Decades of risk-taking have gradually built American institutions, like Google, that can successfully mine the technological frontier, train workers, spinoff valuable ideas, and raise the expected payoffs for risk-taking. Raising taxes reduces the payoffs for successful risk-taking. Lower payoffs reduce incentives for risk-taking, the demand for effective training, and the supply of valuable trainees, which gradually slows growth. For the same reason, Europe won’t immediately grow faster if it cuts taxes because it hasn’t taken the risks needed to produce institutions that can successfully mine today’s technological frontier. It takes decades of successful risk-taking to gradually create these assets. Optimal tax policy must maximize utility in the long run, not the short run. Analysis that considers the long-term effect of tax rates on innovation and growth derives revenue-maximizing marginal tax rates of 30 percent or less.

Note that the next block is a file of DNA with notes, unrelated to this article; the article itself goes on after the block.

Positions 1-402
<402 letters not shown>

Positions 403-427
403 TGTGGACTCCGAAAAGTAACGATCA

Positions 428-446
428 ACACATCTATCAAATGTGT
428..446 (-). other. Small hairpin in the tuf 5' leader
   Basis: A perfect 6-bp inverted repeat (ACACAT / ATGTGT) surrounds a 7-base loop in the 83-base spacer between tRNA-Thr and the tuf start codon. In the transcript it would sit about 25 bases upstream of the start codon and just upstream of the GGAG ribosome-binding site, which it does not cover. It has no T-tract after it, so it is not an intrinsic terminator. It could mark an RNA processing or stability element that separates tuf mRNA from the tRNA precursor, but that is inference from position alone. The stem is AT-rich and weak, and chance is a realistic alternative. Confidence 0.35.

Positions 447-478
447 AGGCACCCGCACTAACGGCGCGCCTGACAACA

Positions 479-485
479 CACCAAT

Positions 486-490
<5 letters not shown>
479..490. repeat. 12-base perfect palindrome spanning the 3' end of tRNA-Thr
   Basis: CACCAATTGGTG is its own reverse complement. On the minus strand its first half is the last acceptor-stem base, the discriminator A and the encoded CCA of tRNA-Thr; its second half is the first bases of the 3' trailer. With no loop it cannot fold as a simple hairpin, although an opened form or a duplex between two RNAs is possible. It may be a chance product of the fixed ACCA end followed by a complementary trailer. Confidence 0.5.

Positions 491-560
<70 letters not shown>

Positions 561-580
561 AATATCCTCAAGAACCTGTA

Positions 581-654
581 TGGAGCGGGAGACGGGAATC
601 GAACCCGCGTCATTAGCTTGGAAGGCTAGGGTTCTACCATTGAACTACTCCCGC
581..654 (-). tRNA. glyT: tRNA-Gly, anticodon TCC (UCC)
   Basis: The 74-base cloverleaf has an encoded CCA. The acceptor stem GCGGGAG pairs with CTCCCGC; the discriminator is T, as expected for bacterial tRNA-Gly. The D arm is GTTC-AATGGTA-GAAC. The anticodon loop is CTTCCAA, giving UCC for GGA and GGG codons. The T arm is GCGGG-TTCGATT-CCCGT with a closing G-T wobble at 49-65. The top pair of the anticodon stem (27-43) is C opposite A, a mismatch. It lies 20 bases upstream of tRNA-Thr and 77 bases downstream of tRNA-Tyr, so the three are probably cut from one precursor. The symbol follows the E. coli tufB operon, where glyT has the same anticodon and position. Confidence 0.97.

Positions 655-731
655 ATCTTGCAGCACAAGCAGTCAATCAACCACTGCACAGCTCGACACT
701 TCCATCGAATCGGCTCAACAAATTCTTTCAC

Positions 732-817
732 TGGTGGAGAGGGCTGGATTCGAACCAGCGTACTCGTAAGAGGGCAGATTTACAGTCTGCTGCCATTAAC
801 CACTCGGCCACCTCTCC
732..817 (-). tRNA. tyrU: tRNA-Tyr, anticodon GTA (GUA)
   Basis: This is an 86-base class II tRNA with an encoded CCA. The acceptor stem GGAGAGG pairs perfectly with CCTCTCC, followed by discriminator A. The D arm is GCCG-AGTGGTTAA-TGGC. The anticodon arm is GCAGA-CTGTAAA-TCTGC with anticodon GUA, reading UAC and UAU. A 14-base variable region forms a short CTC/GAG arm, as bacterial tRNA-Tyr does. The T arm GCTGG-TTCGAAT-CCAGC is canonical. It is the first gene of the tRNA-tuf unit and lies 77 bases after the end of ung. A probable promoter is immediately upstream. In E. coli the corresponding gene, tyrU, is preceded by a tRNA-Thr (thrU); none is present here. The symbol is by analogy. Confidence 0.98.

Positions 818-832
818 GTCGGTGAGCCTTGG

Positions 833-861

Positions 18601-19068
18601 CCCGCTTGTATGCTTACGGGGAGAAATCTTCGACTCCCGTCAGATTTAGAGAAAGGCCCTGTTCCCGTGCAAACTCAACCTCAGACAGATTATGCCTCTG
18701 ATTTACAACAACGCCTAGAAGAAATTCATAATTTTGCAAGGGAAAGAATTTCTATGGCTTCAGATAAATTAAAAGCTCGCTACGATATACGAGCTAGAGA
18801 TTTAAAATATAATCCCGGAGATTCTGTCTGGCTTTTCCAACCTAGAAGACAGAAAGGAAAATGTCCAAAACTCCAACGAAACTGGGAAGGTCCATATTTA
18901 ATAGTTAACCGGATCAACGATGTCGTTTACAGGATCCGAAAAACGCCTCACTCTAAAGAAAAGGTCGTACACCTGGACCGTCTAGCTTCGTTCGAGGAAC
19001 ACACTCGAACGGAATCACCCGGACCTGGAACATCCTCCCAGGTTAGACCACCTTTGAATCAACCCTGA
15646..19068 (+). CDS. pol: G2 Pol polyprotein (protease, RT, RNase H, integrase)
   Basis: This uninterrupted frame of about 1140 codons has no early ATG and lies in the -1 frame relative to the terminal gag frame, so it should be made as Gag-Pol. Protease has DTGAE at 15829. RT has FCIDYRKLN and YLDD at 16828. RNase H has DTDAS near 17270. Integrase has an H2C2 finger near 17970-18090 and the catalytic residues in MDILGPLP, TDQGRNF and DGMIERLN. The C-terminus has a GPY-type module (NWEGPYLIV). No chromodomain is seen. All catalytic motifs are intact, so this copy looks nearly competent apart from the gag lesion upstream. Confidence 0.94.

Professors have the intelligence to forsake money and to try to earn status through their intellectual achievements. They mistakenly assume others are like them. But the most productive workers aren’t smart enough to distinguish themselves through their intellectual achievements. They achieve status by earning money, power, and fame. Unlike Einstein, who pursued science to “escape from everyday life with its painful crudity and hopeless dreariness,” the most productive workers embrace the unrelenting demands of serving customers more effectively than competitors. Like athletes, they endeavor to outwork their competitors where small differences in performance produce large differences in results.